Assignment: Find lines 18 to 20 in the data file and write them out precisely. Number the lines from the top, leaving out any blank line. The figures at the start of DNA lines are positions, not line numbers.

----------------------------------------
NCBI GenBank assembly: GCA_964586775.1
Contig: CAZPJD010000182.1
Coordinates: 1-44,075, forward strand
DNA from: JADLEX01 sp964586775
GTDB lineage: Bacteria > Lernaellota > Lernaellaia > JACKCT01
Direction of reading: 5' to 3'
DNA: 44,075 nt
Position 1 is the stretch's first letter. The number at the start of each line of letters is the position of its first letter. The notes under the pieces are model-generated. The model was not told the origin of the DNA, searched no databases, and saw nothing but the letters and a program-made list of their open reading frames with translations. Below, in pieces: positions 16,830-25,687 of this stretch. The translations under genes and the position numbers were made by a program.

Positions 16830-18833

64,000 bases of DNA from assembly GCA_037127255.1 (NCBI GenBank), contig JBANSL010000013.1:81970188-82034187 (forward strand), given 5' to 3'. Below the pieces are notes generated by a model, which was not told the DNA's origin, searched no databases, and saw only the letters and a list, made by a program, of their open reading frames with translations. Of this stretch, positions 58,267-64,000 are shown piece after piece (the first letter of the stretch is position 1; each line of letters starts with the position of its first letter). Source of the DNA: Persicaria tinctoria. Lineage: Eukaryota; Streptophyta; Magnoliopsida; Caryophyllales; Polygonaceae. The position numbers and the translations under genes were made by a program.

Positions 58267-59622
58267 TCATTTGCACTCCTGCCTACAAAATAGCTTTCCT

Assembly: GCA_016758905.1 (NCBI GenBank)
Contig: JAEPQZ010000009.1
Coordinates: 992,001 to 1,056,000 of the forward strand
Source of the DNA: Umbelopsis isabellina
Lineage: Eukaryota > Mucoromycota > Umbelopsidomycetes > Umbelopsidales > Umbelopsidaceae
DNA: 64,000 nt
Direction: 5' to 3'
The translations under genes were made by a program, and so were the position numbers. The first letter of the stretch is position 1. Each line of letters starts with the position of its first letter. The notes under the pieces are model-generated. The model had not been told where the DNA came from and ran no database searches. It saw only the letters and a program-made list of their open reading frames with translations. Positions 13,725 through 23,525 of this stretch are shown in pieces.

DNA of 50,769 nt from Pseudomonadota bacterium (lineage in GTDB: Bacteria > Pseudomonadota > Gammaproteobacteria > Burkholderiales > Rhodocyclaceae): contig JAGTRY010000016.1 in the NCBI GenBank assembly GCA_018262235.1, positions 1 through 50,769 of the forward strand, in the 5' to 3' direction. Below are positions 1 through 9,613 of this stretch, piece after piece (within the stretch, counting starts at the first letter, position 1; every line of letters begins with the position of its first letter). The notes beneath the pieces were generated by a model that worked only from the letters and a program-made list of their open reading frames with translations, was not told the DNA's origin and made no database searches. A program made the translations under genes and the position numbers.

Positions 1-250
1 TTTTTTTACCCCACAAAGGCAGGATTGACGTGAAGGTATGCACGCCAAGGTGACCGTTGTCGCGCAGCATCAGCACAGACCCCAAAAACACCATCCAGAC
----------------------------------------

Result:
DNA: 64,000 nt
Direction: 5' to 3'
The translations under genes were made by a program, and so were the position numbers. The first letter of the stretch is position 1. Each line of letters starts with the position of its first letter. The notes under the pieces are model-generated. The model had not been told where the DNA came from and ran no database searches. It saw only the letters and a program-made list of their open reading frames with translations. Positions 13,725 through 23,525 of this stretch are shown in pieces.